The gradual process of decline that brought the Roman Empire to an end is one of the all-time favorite history topics. That a nation so powerful could fall has always acted as a warning to any subsequent state that rose to a privileged geopolitical position. The ascension of Commodus in AD 180 is considered by many as the beginning of the end. But in reality, the exhaustion of Rome had started long before.
10 Unclear Succession System
Augustus, the first Roman emperor, could never establish a clear imperial succession system. The result: When the time came to replace an emperor, there were numerous rivals for the throne competing with one another.
Sometimes, the potential emperors had an incentive to end the service of the ruling emperor prematurely so that they could take the throne for themselves. This is part of the reason behind the long record of imperial assassination plots.
The imperial succession was a fragile, unstable system. Within the first 200 years of imperial tradition, Titus (r. AD 79–81) was the only emperor who succeeded his own father, Vespasian, and Commodus in AD 161 was the first emperor to be born to a ruling emperor, Marcus Aurelius (r. AD 161–180).
9 Currency Debasement
When Emperor Nero faced serious economic issues, he decided to debase the currency. Nero reduced the purity of Roman coins by decreasing the amount of precious metal in them. He did this gradually, expecting that the coins would still be accepted for their nominal value. But the reduction in purity became noted, followed by inflation.
The coin debasement became a tendency followed by subsequent emperors. The denarius, the most common Roman coin in circulation, had an average silver content of 91.8 percent during the time of Nero (r. AD 54–68), 76.2 percent during the time of Marcus Aurelius (r. AD 161–180), and 58.3 percent by the time of Emperor Septimius Severus (r. AD 193–211).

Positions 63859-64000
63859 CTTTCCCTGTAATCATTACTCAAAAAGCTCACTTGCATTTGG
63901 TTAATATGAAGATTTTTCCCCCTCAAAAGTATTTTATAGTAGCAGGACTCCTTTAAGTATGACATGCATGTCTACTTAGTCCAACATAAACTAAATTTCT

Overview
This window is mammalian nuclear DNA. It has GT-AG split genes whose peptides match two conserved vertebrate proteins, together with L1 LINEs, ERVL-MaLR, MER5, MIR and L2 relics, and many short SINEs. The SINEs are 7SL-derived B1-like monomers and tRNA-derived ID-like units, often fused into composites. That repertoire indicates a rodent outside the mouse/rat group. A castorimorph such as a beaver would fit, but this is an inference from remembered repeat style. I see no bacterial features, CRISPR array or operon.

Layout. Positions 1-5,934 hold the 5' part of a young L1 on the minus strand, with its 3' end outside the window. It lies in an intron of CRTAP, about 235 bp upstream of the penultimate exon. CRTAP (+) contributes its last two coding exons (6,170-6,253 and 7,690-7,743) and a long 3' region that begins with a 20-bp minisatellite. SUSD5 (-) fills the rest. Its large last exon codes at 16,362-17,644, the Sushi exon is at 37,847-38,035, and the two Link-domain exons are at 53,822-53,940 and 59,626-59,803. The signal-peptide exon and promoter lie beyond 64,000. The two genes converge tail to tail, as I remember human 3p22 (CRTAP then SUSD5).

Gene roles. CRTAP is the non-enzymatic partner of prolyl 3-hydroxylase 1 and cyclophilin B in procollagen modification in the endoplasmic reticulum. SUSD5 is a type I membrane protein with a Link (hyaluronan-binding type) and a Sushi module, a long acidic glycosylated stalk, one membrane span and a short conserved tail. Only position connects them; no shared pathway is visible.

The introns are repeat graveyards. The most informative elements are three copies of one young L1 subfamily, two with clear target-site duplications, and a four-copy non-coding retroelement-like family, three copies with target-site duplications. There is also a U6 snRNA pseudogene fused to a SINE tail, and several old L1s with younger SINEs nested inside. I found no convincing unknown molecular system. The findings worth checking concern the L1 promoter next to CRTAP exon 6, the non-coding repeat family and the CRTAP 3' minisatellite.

Debasement of Roman coins triggered a severe inflation problem. By AD 301, Emperor Diocletian was forced to issue an Imperial Edict on Prices to control inflation. During the 150 years prior to Diocletian’s edict, the value of silver had increased 86 times and gold, 45. The edict did little to solve the inflation problem.
A measure of wheat in Roman Egypt that sold for six drachmas in the first century AD increased to 200 drachmas by AD 276. Egyptian wheat sold for 78,000 drachmas in AD 324 and over 2 million drachmas by AD 334. The price of 0.5 kilograms (1 lb) of pork was fixed at 12 denarii by the edict but cost 90 denarii by AD 412.
Another side effect of inflation was the hoarding of coins. Unlike the debased coins, the “good coins” were kept as long as possible. Archaeologists have found many coin hoards from the late Roman Empire, a sign of economic uncertainty.
7 The Year Of The Four Emperors
The AD 68–69 period is known in Roman history as “The Year of the Four Emperors,” which may be considered a premonition of the countless episodes of imperial instability and double-crossing that would later affect the Roman emperors.